The flu vaccine is now widely available. U-M affiliated persons, ages 10 and older, can receive the vaccine from the University Health Service by appointment. Currently enrolled students can receive the vaccine free of charge. See the UHS flu vaccination website page for more information about UHS vaccine appointments.
Where to get the flu vaccine:
Students: University Health Service now offers the vaccine to all currently enrolled students at no charge. See the UHS flu vaccination website page for more information about making an appointment.
Faculty and Staff: If you do not work for the health system, check first with your primary care provider--your regular doctor's office--or UHS. Also check the Washtenaw County health department for information about their vaccination clinics.
U-M Hospital Staff and Patients: At the U-M Health System. Check with them for more information.
Seasonal flu vaccine is also widely available.
Most importantly, try to stay healthy. Simple but important steps to stay healthy include:
Wash your hands regularly for at least 20 seconds with soap and warm water.
Cough or sneeze into your elbow or a tissue and dispose of the tissue immediately.
Avoid touching your face with your hands.
Avoid close contact with those who are ill.
While there are a number of cases of flu at U-M, so far the number remains manageable and we continue to operate normally. Of course, university experts in influenza will continue to collaborate with local, state and federal health officials and be prepared to follow any new recommendations.
However, here are some important things to keep in mind should you become ill.
What to do if you become ill with the flu
Stay home when ill: That’s the advice for students, faculty and staff who become ill with the flu. Symptoms include: fever, cough, sore throat. Those who become ill with the flu should stay home until they are fever free for 24 hours, without the use of fever-lowering medication.
Student Flu Reporting
It is each student's responsibility to notify ALL instructors should you become ill.
Additional Steps For Students:
Identify another student at the start of term who can take notes for you, should you become sick and miss class.
Students are responsible for:
Notifying ALL instructors should you become ill
Making up all the work in the class:
If you miss deadlines or exams because you are ill, you should be given penalty-free ways to make up work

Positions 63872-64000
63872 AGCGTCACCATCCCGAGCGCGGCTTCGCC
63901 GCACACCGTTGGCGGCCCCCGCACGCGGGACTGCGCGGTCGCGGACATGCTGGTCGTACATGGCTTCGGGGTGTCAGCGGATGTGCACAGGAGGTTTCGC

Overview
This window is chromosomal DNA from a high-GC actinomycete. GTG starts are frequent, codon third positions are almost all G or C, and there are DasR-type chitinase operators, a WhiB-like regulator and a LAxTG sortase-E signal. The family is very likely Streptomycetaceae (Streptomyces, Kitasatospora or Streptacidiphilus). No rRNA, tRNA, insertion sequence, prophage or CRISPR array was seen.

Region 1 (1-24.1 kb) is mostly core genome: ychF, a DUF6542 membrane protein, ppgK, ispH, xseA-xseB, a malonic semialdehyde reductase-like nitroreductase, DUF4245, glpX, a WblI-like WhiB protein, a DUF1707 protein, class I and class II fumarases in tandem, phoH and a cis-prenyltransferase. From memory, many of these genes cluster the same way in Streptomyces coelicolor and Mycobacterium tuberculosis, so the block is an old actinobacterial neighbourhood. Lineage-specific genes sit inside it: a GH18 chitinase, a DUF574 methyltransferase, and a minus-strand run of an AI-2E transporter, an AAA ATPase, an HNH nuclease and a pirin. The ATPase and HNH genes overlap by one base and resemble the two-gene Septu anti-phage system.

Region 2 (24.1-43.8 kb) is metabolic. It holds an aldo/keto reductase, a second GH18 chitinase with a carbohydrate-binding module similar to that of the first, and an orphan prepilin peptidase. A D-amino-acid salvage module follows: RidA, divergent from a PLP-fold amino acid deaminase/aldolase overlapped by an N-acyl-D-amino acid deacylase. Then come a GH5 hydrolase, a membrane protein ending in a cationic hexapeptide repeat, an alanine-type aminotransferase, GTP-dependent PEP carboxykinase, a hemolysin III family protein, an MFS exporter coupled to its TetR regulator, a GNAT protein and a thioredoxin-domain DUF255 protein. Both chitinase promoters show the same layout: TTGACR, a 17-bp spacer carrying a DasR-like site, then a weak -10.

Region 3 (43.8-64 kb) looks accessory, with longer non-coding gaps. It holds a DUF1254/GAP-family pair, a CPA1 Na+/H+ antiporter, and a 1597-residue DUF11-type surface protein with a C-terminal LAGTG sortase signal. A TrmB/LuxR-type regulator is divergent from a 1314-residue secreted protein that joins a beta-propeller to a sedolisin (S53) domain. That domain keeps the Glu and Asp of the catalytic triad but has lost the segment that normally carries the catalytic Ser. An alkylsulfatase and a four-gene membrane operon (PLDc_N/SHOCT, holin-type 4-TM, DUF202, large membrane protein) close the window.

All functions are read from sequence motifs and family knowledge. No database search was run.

It is your responsibility to work with your instructors in determining appropriate ways to make up work
Be aware that the Provost’s office has indicated that current policies and procedures regarding dropping classes will NOT be changed
Contact your academic advisors for information on drop/add deadlines (dropping classes can have many unexpected effects and costs, and is not an automatic)
If you have concerns regarding your academic situation, you should contact your academic advisor
If you have other serious concerns or are in need of additional assistance, please contact Angela Farrehi in the Office Student Affairs (firstname.lastname@example.org or 734-615-1405). Alternatively, you may also contact the Dean of Students office (734-764-7420).
What you can do to stay healthy
There are everyday actions people can take to stay healthy.
Cover your nose and mouth with a tissue when you cough or sneeze, or cough into your elbow (not your hands). Throw the tissue in the trash after you use it.
Wash your hands frequently for at least 20 seconds with soap and water, especially after you cough or sneeze. Alcohol-based hands cleaners are also effective.
Avoid touching your eyes, nose or mouth. Germs spread that way.
Try to avoid close contact with sick people.
Influenza is thought to spread mainly person-to-person through coughing or sneezing of infected people.
If you get sick, CDC recommends that you stay home from work or school and limit contact with others to keep from infecting them.
Practice good health habits
Get plenty of sleep, be physically active, drink plenty of fluids, manage your stress and eat nutritious foods.